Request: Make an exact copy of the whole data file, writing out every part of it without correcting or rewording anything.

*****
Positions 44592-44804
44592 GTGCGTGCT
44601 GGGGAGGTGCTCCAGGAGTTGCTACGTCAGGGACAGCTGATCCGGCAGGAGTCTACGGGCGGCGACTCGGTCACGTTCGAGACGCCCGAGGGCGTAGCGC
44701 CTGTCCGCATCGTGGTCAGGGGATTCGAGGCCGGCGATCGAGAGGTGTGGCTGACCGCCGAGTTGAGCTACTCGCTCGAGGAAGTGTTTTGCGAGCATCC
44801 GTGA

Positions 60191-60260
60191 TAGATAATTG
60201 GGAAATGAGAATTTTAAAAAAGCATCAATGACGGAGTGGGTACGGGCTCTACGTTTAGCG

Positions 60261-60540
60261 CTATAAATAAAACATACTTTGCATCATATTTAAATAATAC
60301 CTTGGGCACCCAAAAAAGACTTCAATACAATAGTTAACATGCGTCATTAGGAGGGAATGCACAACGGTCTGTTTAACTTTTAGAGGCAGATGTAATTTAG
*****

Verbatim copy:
Positions 44592-44804
44592 GTGCGTGCT
44601 GGGGAGGTGCTCCAGGAGTTGCTACGTCAGGGACAGCTGATCCGGCAGGAGTCTACGGGCGGCGACTCGGTCACGTTCGAGACGCCCGAGGGCGTAGCGC
44701 CTGTCCGCATCGTGGTCAGGGGATTCGAGGCCGGCGATCGAGAGGTGTGGCTGACCGCCGAGTTGAGCTACTCGCTCGAGGAAGTGTTTTGCGAGCATCC
44801 GTGA

Positions 60191-60260
60191 TAGATAATTG
60201 GGAAATGAGAATTTTAAAAAAGCATCAATGACGGAGTGGGTACGGGCTCTACGTTTAGCG

Positions 60261-60540
60261 CTATAAATAAAACATACTTTGCATCATATTTAAATAATAC
60301 CTTGGGCACCCAAAAAAGACTTCAATACAATAGTTAACATGCGTCATTAGGAGGGAATGCACAACGGTCTGTTTAACTTTTAGAGGCAGATGTAATTTAG